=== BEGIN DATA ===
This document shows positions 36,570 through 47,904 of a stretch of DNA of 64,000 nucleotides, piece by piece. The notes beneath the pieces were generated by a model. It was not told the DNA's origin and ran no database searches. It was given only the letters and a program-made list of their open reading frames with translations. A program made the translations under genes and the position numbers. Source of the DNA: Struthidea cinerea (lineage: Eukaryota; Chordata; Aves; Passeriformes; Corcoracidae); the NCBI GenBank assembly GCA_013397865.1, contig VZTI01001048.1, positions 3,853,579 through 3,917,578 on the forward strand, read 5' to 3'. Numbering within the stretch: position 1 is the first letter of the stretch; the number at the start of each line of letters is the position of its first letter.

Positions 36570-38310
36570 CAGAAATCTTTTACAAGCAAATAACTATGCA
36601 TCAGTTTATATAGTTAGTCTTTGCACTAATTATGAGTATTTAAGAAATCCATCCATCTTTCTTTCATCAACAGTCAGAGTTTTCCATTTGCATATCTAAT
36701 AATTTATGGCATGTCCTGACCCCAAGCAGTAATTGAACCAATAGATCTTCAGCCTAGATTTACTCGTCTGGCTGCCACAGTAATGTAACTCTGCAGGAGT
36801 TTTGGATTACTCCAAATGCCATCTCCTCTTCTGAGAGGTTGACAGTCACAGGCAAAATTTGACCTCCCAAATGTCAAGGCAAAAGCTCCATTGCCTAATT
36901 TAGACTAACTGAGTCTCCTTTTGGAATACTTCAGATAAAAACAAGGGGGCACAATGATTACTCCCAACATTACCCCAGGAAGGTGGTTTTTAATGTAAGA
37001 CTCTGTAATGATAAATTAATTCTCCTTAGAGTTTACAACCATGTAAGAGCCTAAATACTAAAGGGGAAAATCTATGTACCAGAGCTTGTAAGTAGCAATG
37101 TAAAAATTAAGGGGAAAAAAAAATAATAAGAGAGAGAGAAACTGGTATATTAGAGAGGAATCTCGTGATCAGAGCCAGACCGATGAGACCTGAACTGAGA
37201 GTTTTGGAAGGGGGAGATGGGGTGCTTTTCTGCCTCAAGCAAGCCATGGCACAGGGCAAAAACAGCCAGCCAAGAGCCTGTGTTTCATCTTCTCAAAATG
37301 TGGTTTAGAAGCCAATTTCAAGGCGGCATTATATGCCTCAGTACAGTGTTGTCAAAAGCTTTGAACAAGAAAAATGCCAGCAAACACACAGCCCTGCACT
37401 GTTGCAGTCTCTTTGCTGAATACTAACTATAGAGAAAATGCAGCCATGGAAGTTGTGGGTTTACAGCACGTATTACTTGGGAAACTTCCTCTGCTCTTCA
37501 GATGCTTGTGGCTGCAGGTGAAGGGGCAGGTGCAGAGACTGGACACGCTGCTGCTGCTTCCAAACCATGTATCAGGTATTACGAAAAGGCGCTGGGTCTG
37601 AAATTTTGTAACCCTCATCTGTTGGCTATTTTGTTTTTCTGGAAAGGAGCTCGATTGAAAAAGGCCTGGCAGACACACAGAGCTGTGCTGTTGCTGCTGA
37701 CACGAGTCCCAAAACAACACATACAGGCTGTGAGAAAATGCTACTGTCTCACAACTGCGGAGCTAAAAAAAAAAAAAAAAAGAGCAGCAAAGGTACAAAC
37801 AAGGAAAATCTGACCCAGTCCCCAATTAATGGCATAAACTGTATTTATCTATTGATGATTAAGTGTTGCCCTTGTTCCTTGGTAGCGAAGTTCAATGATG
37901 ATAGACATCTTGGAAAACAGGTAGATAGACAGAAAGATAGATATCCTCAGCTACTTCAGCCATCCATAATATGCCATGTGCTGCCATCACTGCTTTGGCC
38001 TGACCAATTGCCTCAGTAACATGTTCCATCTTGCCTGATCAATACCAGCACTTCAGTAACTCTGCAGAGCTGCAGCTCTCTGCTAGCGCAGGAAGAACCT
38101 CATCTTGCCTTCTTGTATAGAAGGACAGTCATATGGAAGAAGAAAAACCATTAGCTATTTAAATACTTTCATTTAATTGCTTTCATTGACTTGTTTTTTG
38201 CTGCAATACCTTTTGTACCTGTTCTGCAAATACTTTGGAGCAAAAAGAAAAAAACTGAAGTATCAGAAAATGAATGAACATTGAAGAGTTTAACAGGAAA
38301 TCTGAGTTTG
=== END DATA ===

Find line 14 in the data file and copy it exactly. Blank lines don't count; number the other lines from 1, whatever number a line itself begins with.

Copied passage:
37601 AAATTTTGTAACCCTCATCTGTTGGCTATTTTGTTTTTCTGGAAAGGAGCTCGATTGAAAAAGGCCTGGCAGACACACAGAGCTGTGCTGTTGCTGCTGA